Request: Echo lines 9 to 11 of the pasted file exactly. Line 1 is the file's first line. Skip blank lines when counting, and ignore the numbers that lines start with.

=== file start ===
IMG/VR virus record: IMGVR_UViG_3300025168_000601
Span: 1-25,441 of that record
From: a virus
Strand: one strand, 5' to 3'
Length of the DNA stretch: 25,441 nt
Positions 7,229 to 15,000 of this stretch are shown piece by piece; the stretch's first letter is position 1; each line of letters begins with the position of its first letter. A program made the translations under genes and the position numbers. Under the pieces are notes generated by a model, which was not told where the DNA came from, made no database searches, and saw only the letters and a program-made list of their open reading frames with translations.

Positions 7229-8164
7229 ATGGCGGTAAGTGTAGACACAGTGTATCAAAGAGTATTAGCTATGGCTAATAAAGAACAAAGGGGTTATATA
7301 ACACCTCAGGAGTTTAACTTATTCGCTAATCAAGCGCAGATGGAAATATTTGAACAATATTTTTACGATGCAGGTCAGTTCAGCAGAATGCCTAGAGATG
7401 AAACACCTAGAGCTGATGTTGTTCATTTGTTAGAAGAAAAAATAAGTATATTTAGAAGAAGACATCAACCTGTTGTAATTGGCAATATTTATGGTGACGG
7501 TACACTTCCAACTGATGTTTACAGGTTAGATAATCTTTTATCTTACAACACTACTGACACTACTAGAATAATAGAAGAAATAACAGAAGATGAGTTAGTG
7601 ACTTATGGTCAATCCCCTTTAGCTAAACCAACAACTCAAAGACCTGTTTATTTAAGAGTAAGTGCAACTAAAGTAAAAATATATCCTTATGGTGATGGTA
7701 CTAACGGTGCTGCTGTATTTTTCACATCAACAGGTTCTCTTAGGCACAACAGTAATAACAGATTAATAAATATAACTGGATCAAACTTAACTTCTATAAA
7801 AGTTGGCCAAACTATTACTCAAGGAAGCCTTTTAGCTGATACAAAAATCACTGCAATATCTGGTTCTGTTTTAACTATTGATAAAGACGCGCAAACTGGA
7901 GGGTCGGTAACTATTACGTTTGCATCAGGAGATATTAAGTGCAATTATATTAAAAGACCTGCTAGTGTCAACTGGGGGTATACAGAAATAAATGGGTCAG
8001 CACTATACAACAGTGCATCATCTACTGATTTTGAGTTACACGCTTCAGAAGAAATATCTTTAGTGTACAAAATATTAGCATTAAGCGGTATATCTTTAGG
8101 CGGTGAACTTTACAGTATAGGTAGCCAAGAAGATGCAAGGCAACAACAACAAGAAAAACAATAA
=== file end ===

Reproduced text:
7301 ACACCTCAGGAGTTTAACTTATTCGCTAATCAAGCGCAGATGGAAATATTTGAACAATATTTTTACGATGCAGGTCAGTTCAGCAGAATGCCTAGAGATG
7401 AAACACCTAGAGCTGATGTTGTTCATTTGTTAGAAGAAAAAATAAGTATATTTAGAAGAAGACATCAACCTGTTGTAATTGGCAATATTTATGGTGACGG
7501 TACACTTCCAACTGATGTTTACAGGTTAGATAATCTTTTATCTTACAACACTACTGACACTACTAGAATAATAGAAGAAATAACAGAAGATGAGTTAGTG